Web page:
Christmas Island's Bread and Butter: Fish

Part Two of a Two-Part Series Focusing on Christmas Island

As I reached for my pack, and was looking around, onto the counter the grilled tuna came, lightly browned...

The Fish-Restaurant's proprietor greeted us through the service window above the counter that leads back into his kitchen. But only his blue and green apron was visible as he maneuvered between grill and counter and back, seasoning the tuna and laying out silverware and soy sauce bottles. It wasn't until I pushed open the kitchen door that I was able to see his dark and grinning face.

There is no printed or posted menu, just a few covered tables and ashtrays. When the lone chef finishes a dish, it appears in the window. Upon our mid-afternoon arrival, a couple of customers were taking their grilled tuna and rice to their seats. Nicholas called into the back for two orders of the same, apparently the only option. While we waited, I got my lighter ready and stood in the entrance, taking a good long look outside at London.

London is Christmas Island's largest village. It serves as the economic and social center of the entire atoll. Small material supply companies, household goods stores, two restaurants, a gas station, an ice cream shop, a few government offices, and a motor pool convene around a few dusty, but paved, roads near the wharf at the lagoon's entrance.

Though the I-Kiribati (Kiribati people) survive mainly through subsistence agriculture means, the export of fish, salt, seaweed, and coconut products gives the local economy a little international flavor. Tourism too, generated by bone fisherman from the U.S., also adds to the coffers, though without the flavor.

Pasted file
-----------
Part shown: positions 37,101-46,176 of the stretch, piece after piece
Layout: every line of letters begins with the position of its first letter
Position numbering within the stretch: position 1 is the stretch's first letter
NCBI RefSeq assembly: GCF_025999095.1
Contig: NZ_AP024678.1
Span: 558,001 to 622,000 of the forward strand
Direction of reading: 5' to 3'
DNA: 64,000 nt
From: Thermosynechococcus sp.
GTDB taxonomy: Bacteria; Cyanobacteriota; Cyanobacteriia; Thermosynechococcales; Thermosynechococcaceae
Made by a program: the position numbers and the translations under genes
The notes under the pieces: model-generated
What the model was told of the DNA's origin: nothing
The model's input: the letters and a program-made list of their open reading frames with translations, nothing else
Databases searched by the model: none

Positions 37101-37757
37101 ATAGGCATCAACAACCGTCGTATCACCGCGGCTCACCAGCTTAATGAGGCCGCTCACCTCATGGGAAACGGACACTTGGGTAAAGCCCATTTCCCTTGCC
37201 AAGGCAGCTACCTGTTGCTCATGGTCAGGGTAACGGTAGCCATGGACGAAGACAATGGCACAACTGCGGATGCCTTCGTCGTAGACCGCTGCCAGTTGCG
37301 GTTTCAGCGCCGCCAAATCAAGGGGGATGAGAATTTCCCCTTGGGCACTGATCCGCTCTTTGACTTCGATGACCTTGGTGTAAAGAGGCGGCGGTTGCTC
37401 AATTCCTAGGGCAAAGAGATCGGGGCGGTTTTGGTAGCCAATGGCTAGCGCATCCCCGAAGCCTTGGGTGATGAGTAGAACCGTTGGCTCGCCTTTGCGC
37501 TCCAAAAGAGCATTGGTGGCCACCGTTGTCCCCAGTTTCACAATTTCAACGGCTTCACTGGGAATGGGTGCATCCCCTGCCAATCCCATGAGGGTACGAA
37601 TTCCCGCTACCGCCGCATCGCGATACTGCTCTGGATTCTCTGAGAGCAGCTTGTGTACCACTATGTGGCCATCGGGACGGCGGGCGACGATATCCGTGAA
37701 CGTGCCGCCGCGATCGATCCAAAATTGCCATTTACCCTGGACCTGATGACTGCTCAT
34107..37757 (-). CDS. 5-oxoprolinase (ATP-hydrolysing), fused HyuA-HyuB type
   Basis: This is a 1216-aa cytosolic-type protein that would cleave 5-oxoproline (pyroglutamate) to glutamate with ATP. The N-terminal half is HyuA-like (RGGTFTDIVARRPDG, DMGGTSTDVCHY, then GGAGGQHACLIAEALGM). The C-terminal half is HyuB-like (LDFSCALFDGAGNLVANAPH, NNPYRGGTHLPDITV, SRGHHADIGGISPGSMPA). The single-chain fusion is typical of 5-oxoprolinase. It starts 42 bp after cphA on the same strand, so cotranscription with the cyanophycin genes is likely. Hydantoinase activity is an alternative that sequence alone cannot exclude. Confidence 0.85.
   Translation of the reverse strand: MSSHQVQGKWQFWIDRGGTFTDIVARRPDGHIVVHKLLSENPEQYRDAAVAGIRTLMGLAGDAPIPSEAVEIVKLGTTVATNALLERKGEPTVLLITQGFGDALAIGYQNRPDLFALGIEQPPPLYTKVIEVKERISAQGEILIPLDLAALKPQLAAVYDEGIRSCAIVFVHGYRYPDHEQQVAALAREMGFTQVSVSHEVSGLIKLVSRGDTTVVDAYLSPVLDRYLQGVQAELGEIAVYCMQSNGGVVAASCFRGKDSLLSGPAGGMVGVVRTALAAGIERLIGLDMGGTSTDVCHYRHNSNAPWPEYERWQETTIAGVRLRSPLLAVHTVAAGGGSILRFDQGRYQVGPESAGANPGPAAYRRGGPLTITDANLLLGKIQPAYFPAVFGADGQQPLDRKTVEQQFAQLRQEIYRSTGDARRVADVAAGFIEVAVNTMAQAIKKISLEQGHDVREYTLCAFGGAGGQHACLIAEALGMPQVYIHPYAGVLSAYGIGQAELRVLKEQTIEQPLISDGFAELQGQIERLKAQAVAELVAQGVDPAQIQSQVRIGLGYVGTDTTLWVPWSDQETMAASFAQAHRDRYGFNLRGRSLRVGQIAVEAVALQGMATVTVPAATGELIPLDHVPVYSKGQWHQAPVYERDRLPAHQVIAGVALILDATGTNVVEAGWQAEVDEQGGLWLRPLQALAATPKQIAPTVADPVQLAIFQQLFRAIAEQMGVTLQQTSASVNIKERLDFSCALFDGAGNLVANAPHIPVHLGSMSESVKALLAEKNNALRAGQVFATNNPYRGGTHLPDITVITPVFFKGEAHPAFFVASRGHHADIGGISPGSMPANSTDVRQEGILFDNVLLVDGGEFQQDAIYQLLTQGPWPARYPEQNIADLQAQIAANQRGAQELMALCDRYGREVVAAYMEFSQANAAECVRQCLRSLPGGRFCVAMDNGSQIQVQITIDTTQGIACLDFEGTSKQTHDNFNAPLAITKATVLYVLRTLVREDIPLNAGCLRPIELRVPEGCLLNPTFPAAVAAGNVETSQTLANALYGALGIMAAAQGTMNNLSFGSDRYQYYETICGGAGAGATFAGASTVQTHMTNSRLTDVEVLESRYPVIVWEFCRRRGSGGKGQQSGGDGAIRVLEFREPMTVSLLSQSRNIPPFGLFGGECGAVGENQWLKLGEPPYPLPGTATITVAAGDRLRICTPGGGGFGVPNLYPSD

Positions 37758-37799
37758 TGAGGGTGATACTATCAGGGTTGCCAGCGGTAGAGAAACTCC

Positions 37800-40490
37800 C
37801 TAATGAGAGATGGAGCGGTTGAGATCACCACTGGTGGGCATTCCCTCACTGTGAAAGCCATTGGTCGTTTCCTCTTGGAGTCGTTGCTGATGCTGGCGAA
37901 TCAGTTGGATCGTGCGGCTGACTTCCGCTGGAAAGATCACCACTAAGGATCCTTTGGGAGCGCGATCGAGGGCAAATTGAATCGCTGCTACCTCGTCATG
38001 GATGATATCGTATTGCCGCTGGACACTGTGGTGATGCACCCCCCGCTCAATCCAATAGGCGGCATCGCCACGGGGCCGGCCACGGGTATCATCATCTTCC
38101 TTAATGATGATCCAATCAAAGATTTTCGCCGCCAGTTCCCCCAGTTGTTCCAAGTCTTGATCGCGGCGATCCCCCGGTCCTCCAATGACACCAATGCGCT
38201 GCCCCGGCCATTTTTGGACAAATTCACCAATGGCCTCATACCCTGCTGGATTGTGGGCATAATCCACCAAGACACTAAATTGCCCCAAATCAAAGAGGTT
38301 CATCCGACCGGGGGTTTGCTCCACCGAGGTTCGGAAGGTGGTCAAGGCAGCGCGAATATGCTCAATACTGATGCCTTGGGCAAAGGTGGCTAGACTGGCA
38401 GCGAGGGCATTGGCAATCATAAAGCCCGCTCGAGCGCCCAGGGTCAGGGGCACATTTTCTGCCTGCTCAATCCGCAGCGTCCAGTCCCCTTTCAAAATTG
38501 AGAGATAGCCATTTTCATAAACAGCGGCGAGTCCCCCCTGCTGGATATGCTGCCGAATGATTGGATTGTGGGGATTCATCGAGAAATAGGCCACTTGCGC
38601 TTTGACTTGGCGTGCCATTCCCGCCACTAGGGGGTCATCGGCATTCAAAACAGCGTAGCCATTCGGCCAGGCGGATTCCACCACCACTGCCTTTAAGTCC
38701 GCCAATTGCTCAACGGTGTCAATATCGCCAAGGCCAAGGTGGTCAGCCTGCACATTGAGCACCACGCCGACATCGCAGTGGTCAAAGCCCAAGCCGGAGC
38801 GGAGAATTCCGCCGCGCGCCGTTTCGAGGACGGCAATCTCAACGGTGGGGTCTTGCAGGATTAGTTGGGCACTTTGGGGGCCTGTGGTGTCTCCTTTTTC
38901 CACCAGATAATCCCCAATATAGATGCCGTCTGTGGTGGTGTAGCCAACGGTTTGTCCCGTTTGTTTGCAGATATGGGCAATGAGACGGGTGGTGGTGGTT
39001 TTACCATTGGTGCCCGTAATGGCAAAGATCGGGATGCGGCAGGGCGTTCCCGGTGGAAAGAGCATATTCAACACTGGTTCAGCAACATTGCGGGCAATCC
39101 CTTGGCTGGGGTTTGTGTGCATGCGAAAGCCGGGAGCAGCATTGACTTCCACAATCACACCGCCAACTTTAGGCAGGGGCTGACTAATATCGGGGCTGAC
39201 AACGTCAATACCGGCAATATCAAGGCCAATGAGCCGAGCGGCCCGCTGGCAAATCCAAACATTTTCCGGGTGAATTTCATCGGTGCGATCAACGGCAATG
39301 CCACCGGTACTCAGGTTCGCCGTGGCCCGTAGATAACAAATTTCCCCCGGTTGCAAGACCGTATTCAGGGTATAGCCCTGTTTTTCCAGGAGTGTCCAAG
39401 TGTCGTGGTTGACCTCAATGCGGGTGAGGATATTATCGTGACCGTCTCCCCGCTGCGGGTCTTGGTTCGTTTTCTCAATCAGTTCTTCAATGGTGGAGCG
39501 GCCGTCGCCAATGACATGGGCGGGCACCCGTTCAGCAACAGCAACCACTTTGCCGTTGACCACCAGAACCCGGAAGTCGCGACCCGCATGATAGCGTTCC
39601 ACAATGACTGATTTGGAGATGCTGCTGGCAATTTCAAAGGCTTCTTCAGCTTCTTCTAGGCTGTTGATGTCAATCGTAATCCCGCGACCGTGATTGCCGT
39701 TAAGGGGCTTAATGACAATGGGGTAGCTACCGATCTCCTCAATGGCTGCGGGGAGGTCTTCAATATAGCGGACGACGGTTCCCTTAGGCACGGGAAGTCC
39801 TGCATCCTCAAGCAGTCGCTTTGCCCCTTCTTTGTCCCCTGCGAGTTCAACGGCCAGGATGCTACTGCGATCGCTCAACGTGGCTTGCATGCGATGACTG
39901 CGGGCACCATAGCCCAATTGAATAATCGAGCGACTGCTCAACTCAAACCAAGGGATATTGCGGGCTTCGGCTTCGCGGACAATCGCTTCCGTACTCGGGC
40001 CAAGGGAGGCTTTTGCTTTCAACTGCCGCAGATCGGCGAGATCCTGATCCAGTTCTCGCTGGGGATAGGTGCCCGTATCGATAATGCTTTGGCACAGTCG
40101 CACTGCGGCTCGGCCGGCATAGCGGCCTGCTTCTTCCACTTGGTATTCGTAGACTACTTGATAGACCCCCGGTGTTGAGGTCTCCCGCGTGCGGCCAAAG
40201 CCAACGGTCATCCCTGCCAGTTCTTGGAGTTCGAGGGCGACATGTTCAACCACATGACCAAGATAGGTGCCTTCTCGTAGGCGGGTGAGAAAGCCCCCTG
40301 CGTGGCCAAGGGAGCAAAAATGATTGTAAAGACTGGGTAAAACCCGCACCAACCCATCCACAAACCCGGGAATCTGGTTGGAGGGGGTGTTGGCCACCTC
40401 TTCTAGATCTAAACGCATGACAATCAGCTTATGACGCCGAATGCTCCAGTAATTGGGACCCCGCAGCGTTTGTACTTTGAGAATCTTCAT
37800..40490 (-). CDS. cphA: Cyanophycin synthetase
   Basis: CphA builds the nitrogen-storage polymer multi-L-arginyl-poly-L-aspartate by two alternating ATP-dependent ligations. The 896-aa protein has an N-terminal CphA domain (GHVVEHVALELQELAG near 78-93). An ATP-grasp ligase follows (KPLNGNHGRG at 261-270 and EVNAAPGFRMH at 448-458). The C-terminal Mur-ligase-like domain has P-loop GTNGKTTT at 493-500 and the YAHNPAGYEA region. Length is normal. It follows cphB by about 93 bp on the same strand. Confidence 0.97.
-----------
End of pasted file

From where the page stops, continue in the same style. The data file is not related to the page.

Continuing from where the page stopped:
I turned around to the sound of two plates hitting enamel.

The tuna comes on a full plate with rice and vegetables, all smothered in a light gravy sauce and all for two Australian bucks. We found a spot near the entrance. I put my pack on the table for later.

"These bone fisherman," Nicholas said, his mouth full of rice and sauce, "they're really pieces of work. They come in here with their poplin shirts, khaki pants, waders, fly-decorated vests, panama hats, and custom fly rod setups. Sure they help out the island by employing fishing guides and whatnot, but I don't think they really see much of this atoll beyond the tips of their rods during the day or the rims of their whiskey glasses at night."

I grinned and thought back to the morning when Nicholas picked me off the beach while I was composing a few thoughts. "So did you think I was a fisherman? Is that why you decided on giving me the island education?" I scooped a large hunk of tuna into my mouth.

"Nah, you just looked particularly pathetic," he said with no hint of sarcasm. "But as I showed you today with our trip out to the scientific relics at the southeast end of the island, there's more to this place than quaffing beer with dancing girls."

"What dancing girls?" I demanded, recollecting nothing in the way of dancing at my hotel the night before. While inching a cigarette from the pack, I was able to recall, though, the quick jig a cockroach put on in my toilet before I pressed the lever. However, I quickly conceded him his reference to beer and his prior allusion to rims of whiskey glasses.